At Mabon we give thanks for the harvest and the abundance of the Earth. It is often seen as a time of balance, similar to the equinox, but it has specific rituals and symbolism associated with it.
Celebrations of Mabon can include feasting, making offerings to deities or spirits, creating altars, and activities that focus on gratitude and reflection for the bounties of the season.
The equinox is an astronomical event that marks the changing of seasons, while Mabon is a neopagan and Wiccan celebration that takes place around the time of the equinox and is focused on giving thanks for the harvest and embracing the themes of balance and abundance. Mabon is a cultural and spiritual observance, while the equinox is a natural occurrence.
Ways to celebrate the Autumn Equinox or Mabon
Because we live in our fast paced world, dedicating a specific day when we have to celebrate is just not practical and adds pressure to our already pressured lives. Our practice should be fun, and fit in with our lifestyles. So, unless you specifically must celebrate exactly on the equinox, then just use any point between the 1st of September and Samhain on 31st October to feel grateful for all of your abundance…this is the second harvest after all! And just do what feels right, honouring the season can just be as simple as enjoying a quiet pumpkin spiced latte while you read your book!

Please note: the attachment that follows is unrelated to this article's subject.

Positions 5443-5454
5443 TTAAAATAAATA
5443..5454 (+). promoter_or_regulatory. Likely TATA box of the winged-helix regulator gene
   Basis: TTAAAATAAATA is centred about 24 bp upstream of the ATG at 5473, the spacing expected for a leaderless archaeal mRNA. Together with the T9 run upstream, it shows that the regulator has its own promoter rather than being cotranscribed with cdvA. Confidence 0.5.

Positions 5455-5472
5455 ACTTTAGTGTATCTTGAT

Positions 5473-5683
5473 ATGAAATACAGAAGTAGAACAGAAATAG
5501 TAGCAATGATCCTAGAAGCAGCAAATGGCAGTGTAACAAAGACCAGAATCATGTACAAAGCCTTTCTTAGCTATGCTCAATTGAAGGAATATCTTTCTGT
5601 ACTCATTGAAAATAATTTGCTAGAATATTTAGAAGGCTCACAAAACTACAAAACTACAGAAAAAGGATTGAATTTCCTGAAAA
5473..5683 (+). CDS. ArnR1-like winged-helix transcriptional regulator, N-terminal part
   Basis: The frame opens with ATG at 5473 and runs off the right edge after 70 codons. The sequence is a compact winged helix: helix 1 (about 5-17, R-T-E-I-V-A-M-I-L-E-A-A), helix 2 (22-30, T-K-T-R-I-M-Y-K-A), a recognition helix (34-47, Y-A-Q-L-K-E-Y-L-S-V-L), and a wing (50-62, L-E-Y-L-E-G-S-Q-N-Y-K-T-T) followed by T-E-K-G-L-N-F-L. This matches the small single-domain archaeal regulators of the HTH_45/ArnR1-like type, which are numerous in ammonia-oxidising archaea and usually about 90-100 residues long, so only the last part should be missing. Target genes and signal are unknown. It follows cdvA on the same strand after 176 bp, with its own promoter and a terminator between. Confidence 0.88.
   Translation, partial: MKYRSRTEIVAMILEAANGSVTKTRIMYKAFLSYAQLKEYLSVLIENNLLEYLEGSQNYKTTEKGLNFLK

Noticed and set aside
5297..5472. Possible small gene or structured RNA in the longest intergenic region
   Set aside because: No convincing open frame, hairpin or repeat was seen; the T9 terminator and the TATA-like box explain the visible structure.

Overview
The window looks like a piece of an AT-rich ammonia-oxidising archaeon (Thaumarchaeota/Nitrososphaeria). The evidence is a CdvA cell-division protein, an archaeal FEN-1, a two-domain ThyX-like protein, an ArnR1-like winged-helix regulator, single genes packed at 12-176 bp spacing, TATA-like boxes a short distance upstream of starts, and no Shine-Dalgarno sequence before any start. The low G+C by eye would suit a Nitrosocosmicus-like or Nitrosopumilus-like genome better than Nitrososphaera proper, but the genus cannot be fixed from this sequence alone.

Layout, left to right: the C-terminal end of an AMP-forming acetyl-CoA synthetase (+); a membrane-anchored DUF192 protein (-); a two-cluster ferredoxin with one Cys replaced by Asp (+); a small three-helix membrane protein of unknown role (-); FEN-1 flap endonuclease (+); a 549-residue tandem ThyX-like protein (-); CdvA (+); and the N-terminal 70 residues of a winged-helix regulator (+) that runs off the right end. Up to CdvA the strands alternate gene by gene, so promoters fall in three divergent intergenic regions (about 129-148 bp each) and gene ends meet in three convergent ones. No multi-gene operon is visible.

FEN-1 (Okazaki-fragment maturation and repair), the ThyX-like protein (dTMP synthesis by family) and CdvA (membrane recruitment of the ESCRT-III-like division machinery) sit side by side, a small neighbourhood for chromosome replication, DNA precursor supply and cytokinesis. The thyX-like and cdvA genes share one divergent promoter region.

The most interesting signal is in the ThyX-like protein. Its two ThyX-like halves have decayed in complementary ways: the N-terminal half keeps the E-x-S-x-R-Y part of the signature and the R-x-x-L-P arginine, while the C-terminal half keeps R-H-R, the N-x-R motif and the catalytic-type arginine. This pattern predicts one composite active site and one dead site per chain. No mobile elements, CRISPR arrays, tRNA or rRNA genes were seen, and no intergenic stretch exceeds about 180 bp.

If you fancy doing something a bit more (or as well as) that, here are some things you can do to celebrate the season;
Create an Altar (or two!): Set up an altar with symbols of the season, such as colourful leaves, acorns, pinecones, and apples. You can also include candles in autumnal colours – red, orange, and brown.
Have a Feast: Prepare a special meal using the fruits and vegetables of the season. Apples, squash, pumpkins, and root vegetables are all excellent choices. Consider making dishes like apple pie, roasted root vegetables, or a hearty soup.
Go Apple Picking: Visit a local orchard or park and pick your own apples. It’s a fun way to connect with nature and gather fresh produce for your equinox feast.
Take a Walk in Nature: Take a leisurely walk in the woods or a nearby park to appreciate the changing colours of the leaves and the fresher autumn air. Collect fallen leaves or pinecones to use in your altar.
Make Mulled Apple Cider: Using cider and or apple juice, add spices like cinnamon and cloves and gently warm.